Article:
6 Tips For Watering Plants Growing in Containers - Backyard Boss
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6 Tips For Watering Plants Growing in Containers

Have you ever wondered if your plants are receiving enough water or what factors can influence how much water your plants are actually getting? For those eager to get started with growing plants in containers these 6 tips can set you on your way to nurturing a healthy plant.

1. Pick your pot

Three succulents on a desk
Image credit:Valeriia Miller via Pexels

It’s important to understand the various benefits and uses of different pots, before choosing which type of container would be best suited to growing your plants in. The terra cotta pot allows more water to flow and drain through it, in comparison to glazed ceramic or plastic containers. This means that plants in terra cotta pots may need to be watered more often. The size of containers will also play a role in how often your plants need to be watered. Larger pots can hold more water at a time, therefore reducing the need for frequent watering.

Regardless of the material that your pot is made of or its dimensions, it is essential to choose a pot that has at least one drainage hole. This will allow excess water to escape, and it makes overwatering more preventable. It is also recommended for the overall health of the plant since pots without drainage will accumulate water at the base which will make it prone to rot.

Leave around a one- or two-inch distance between the brim of the container and the soil line. This ensures that when you are watering your plant, the water and soil won’t run off the sides of the container and it keeps the moisture in.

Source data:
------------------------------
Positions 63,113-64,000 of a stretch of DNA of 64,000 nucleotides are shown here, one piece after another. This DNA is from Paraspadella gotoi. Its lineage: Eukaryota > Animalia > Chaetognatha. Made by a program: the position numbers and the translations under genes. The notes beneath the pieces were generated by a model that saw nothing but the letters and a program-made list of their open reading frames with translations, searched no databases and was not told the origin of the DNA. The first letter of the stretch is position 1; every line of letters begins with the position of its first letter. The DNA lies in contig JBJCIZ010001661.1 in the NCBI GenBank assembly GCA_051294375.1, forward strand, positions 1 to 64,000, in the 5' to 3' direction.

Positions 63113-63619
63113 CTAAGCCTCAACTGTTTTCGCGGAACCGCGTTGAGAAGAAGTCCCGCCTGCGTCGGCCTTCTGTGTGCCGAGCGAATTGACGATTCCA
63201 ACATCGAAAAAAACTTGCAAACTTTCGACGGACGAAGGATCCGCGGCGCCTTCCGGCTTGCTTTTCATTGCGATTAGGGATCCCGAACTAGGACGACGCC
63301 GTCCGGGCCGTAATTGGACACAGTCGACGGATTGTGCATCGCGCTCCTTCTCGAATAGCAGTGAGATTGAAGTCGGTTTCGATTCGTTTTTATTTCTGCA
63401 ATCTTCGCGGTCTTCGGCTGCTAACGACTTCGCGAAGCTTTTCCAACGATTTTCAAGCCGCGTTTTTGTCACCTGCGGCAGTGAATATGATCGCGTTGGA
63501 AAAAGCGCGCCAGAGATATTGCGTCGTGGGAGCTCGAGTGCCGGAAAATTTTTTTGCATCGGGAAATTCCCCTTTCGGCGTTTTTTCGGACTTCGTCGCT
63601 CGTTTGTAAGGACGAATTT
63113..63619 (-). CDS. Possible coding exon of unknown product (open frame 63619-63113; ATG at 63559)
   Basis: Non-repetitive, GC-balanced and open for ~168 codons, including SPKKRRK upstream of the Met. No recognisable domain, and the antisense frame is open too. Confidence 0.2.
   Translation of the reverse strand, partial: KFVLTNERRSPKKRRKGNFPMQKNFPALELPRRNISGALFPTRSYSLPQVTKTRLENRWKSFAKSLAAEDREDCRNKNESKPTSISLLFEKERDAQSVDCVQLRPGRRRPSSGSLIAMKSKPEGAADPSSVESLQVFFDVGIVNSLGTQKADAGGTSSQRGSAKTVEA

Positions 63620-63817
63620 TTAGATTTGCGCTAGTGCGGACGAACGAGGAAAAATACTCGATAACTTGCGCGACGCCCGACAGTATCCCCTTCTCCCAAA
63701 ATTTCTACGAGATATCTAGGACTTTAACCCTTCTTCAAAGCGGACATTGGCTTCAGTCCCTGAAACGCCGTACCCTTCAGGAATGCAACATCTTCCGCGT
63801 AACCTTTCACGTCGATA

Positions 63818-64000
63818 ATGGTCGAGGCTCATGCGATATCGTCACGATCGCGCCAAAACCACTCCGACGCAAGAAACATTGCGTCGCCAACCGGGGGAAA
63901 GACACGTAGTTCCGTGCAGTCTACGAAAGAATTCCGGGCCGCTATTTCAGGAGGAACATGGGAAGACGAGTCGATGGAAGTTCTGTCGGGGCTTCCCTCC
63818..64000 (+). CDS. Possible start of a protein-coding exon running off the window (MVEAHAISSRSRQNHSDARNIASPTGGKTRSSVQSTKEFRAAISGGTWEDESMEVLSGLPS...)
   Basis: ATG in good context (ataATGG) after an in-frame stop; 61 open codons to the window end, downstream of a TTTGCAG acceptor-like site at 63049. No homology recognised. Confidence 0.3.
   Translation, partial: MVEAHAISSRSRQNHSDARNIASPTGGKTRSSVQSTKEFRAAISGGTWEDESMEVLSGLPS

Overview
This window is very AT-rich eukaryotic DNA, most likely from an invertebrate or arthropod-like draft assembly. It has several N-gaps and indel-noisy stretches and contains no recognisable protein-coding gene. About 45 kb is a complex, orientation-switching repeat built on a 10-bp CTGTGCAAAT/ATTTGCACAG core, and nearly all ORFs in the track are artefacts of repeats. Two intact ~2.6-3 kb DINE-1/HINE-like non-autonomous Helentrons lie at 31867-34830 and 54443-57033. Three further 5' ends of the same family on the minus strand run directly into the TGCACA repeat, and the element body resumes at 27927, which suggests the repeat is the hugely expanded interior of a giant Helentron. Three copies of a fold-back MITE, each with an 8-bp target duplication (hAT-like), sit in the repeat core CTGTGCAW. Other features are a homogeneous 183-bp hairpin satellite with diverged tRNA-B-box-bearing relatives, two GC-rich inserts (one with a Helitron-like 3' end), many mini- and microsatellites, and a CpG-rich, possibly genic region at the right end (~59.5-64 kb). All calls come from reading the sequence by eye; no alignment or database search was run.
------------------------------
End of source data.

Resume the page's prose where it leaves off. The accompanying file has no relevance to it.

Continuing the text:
2. Research your plants

Woman using a spray bottle to water plant
Image credit:Ketut Subiyanto via Pexels

Different plants will have different watering needs, so it’s important to research the environment best suited for your plant before anything. Most times, the plant tags will give you a good idea of the water requirements for that plant. Succulents are a great beginner plant, as they don’t require a frequent watering schedule and do well in between watering sessions even if the soil is slightly dry. You can expect to water succulents once or twice a week. On the other hand, flowering plants and vegetable plants like the soil to be consistently moist which means watering daily or every other day.  Regardless of which plants you choose, it is important to regularly monitor the soil quality and water when the soil is dry below the surface.

3. Select a watering instrument

Child watering soil around flower plant.
Image credit:Antoni Shkraba via Pexels

Choosing what tool to water your plants with is something that you can experiment with until you find a method that works best for you. Some options are using a spray bottle, hose, or watering can. A good option for indoor plants is to use a spray bottle. With the spray bottle, you can apply a fine mist to plants in addition to general watering. Similarly, it is easy to control the amount of water coming out of a spray bottle and it doesn’t require access to an external water source in the same way a hose does.